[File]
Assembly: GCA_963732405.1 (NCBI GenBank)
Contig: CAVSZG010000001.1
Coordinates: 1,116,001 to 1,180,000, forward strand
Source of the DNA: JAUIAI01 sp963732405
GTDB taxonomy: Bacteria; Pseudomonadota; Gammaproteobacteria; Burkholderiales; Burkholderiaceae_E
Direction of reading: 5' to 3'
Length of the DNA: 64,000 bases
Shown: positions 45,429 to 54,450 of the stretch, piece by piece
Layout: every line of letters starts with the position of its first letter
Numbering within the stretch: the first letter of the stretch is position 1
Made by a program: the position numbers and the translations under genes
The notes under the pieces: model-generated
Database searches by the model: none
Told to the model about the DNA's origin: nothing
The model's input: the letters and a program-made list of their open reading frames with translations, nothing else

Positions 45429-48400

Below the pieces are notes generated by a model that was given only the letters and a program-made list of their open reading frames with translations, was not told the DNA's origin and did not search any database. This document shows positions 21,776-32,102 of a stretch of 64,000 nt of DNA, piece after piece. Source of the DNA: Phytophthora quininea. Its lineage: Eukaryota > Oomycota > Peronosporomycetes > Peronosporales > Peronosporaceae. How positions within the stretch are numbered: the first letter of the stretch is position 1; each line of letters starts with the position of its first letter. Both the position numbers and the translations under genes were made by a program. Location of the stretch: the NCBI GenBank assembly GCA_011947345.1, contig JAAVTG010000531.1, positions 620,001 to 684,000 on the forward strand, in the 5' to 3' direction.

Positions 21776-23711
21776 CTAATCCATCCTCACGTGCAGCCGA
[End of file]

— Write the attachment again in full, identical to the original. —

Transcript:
Assembly: GCA_963732405.1 (NCBI GenBank)
Contig: CAVSZG010000001.1
Coordinates: 1,116,001 to 1,180,000, forward strand
Source of the DNA: JAUIAI01 sp963732405
GTDB taxonomy: Bacteria; Pseudomonadota; Gammaproteobacteria; Burkholderiales; Burkholderiaceae_E
Direction of reading: 5' to 3'
Length of the DNA: 64,000 bases
Shown: positions 45,429 to 54,450 of the stretch, piece by piece
Layout: every line of letters starts with the position of its first letter
Numbering within the stretch: the first letter of the stretch is position 1
Made by a program: the position numbers and the translations under genes
The notes under the pieces: model-generated
Database searches by the model: none
Told to the model about the DNA's origin: nothing
The model's input: the letters and a program-made list of their open reading frames with translations, nothing else

Positions 45429-48400

Below the pieces are notes generated by a model that was given only the letters and a program-made list of their open reading frames with translations, was not told the DNA's origin and did not search any database. This document shows positions 21,776-32,102 of a stretch of 64,000 nt of DNA, piece after piece. Source of the DNA: Phytophthora quininea. Its lineage: Eukaryota > Oomycota > Peronosporomycetes > Peronosporales > Peronosporaceae. How positions within the stretch are numbered: the first letter of the stretch is position 1; each line of letters starts with the position of its first letter. Both the position numbers and the translations under genes were made by a program. Location of the stretch: the NCBI GenBank assembly GCA_011947345.1, contig JAAVTG010000531.1, positions 620,001 to 684,000 on the forward strand, in the 5' to 3' direction.

Positions 21776-23711
21776 CTAATCCATCCTCACGTGCAGCCGA